For what it's worth, I am in the process of trying to retrofit my RR1 with a narrower 3-speed sprocket -- the sprocket is in transit and I believe is scheduled for delivery today (although I am currently on holiday and will not get to this project any earlier than the forthcoming weekend). Once I verify that this sprocket will fit, I plan to order a derailleur, shifter, and cable.
 

asiero

New Member
Hi there cuekwe Jones, many thanks for raising the issue of the 7-speed sprocket. This has also crossed my mind. Perhaps CCount can confirm that it fits, as I think that he managed to put it there and line up the chain on the 3rd gear...
Otherwise, I have also found other seller with not cassette/freewheel attached to the motor, but I´m not sure about the compatibitliy of the connector with the controller, among other things....


In any case, please le me know about your progress of installing a derailleur, which probably I´ll end up doing.......thanks!
 
Hi there cuekwe Jones, many thanks for raising the issue of the 7-speed sprocket. This has also crossed my mind. Perhaps CCount can confirm that it fits, as I think that he managed to put it there and line up the chain on the 3rd gear...
Otherwise, I have also found other seller with not cassette/freewheel attached to the motor, but I´m not sure about the compatibitliy of the connector with the controller, among other things....


In any case, please le me know about your progress of installing a derailleur, which probably I´ll end up doing.......thanks!
I notice from this link that the motor is described as a "CASSETTA" which I believe may/will be incompatible with your stock single-speed freewheel sprocket. I am no expert on these matters, but I believe the difference between a "freewheel" and a "cassette" is important -- the two are not directly interchangeable.
Here is a good video that explains the difference:


Here is the source I plan to use (freewheel version without the sprocket for $199): https://eunorau-ebike.com/products/bafang-48v750w-rear-hub-motor-with-disc-brake-for-fat-bike?variant=364986400781&utm_medium=cpc&utm_source=google&utm_campaign=Google Shopping
If anyone knows a reason why this motor or source is a bad idea, please let me know...

As for the multi-speed sprocket that comes with your new motor, there is no principled reason why you must use it -- it will likely arrive uninstalled on the motor. So if you can first remove the stock single-speed freewheel from your RR1 -- using whatever removal method -- then you should be able to just screw the stock freewheel sprocket back onto the new motor. However, due to the difference in axle length, the stock sprocket may not align properly with your chain tensioner and/or chainring.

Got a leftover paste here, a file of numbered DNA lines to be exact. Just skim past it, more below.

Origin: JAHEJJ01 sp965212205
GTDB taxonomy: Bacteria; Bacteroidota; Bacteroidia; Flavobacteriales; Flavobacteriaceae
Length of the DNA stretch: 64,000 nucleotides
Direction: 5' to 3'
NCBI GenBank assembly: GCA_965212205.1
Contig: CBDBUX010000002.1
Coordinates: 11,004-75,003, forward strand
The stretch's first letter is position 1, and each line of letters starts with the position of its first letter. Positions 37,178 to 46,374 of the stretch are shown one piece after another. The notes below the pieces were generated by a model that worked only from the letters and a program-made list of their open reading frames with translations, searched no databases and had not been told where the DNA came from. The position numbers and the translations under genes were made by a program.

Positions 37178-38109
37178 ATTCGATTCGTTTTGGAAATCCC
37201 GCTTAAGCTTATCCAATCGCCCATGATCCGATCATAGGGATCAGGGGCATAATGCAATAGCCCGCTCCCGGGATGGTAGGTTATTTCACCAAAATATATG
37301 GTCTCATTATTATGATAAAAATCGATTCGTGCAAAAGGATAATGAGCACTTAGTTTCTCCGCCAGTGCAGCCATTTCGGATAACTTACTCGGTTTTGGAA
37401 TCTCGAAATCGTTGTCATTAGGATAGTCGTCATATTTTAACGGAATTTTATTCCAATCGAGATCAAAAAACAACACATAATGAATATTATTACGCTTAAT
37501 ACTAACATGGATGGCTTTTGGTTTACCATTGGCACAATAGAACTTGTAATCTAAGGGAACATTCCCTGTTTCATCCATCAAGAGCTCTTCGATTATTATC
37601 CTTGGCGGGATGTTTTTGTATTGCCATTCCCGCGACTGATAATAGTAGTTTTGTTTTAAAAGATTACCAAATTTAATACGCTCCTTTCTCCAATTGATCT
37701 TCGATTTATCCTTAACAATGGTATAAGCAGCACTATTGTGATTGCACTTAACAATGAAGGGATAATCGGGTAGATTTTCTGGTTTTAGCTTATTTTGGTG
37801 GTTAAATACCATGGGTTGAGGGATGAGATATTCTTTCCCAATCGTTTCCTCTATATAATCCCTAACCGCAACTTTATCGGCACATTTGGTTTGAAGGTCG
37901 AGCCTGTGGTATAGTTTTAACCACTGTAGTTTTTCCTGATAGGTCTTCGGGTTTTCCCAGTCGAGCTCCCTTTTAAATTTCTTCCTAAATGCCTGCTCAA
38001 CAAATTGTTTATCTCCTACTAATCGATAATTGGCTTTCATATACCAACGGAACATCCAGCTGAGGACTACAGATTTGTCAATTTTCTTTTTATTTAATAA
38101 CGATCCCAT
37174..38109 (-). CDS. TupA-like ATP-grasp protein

I've noticed, for example, that the stock motor on my my RR1 has a spacer cast directly onto the motor case which offsets the stock sprocket (I assume for purposes of alignment). However, I also notice from online photos that this spacer is absent on most/all of the upgraded 750W motors. If alignment is a problem for the stock single-speed sprocket on your new 750W motor, you may be able to solve this problem simply by installing an appropriately sized spacer.
 
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asiero

New Member
Hi there cuekwe Jones and many thanks for the link! I did not buy the motor yet (only the controller and display) so your tip and the link are very useful. If I understand you correctly, with the freewheel motor hub (no sprocket) that you put in your post, you just need to swap the motors and then extract the single-speed sprocket from the original motor and put it in the new 750w motor adding adequate spacers, as needed, right?
 
If I understand you correctly, with the freewheel motor hub (no sprocket) that you put in your post, you just need to swap the motors and then extract the single-speed sprocket from the original motor and put it in the new 750w motor adding adequate spacers, as needed, right?
Near as I can tell, yes (everything you said here seems to me correct). However since I have not yet performed a motor swap, I cannot say with any great certainty/confidence (beyond what I can see from photos, what I have read in other forum posts, etc.).

I actually own both a RadRunner 1 and a RadRunner Plus (the RR+ has a stock 7-speed freewheel sprocket). The RR+ is stored at my vacation home, where I am at this moment. Later today, or maybe tomorrow, I plan to take some photos and measurements from the motor area of this bike to verify any differences between it and the RR1. If I find anything especially interesting/useful, I will post those photos/measurements here. But to repeat, I have read -- somewhere??? -- that RPB had to modify the frame on the RR+ to accommodate the shiftable gears/sprocket. One thing I know for sure is that RPB added a shifter/derailleur cable mount welded to the rear part of the frame. I have not yet figured out how to replicate this on the RR1, but it does not strike me as insurmountable.